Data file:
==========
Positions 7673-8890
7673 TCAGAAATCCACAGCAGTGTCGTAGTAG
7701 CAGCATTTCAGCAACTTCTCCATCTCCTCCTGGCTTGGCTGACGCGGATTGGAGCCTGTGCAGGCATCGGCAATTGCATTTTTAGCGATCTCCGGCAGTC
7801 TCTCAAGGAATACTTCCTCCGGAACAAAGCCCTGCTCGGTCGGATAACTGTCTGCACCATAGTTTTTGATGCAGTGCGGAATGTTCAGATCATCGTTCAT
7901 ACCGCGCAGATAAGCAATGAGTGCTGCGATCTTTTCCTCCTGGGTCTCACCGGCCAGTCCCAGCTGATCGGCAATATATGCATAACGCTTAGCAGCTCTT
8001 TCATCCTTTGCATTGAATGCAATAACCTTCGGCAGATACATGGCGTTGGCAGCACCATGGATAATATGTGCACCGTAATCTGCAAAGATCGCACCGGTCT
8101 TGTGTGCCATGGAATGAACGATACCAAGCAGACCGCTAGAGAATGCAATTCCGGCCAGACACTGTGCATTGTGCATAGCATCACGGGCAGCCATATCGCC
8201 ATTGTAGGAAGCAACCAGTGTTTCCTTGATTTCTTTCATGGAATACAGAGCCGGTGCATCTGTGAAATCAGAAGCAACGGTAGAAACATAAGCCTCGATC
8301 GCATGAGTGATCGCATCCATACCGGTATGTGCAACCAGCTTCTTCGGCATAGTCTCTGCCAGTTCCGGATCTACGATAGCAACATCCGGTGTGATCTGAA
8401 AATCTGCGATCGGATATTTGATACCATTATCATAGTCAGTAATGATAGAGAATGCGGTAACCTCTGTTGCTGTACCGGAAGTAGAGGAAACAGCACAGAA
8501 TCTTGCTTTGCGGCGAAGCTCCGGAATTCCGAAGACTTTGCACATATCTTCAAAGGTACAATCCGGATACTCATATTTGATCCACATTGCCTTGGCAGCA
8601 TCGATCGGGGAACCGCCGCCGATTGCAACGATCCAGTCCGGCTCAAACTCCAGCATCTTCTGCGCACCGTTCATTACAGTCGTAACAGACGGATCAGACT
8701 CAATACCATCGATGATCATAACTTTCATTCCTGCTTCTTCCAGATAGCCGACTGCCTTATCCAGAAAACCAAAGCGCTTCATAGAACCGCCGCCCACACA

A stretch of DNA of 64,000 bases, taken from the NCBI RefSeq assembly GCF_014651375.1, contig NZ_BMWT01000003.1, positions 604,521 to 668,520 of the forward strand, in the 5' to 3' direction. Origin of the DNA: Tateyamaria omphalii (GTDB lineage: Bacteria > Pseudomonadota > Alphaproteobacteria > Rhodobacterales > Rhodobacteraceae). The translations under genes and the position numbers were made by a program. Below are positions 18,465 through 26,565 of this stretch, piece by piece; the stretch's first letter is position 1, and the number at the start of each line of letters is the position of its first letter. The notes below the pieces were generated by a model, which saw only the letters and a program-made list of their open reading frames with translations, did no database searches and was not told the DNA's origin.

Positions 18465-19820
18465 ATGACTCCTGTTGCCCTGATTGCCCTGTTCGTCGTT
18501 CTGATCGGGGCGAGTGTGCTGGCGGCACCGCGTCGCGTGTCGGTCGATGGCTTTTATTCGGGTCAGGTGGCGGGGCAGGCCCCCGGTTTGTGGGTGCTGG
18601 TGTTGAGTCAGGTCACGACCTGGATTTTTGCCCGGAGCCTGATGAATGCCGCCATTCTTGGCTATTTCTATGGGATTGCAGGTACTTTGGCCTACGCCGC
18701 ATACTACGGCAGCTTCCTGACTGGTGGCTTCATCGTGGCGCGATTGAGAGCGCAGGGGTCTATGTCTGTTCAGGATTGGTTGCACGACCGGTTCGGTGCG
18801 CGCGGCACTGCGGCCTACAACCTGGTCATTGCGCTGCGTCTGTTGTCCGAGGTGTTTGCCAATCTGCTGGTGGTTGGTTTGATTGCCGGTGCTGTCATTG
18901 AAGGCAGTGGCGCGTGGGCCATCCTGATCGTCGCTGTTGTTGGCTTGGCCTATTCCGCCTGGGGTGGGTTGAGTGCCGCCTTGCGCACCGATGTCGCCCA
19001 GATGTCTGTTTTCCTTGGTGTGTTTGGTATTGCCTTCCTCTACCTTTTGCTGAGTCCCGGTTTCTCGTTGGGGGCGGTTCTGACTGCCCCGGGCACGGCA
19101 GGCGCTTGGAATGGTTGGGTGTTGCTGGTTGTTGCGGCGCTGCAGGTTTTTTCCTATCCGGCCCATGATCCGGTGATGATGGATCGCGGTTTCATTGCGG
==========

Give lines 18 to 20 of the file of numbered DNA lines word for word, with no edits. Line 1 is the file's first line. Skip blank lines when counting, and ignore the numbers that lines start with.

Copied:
18601 TGTTGAGTCAGGTCACGACCTGGATTTTTGCCCGGAGCCTGATGAATGCCGCCATTCTTGGCTATTTCTATGGGATTGCAGGTACTTTGGCCTACGCCGC
18701 ATACTACGGCAGCTTCCTGACTGGTGGCTTCATCGTGGCGCGATTGAGAGCGCAGGGGTCTATGTCTGTTCAGGATTGGTTGCACGACCGGTTCGGTGCG
18801 CGCGGCACTGCGGCCTACAACCTGGTCATTGCGCTGCGTCTGTTGTCCGAGGTGTTTGCCAATCTGCTGGTGGTTGGTTTGATTGCCGGTGCTGTCATTG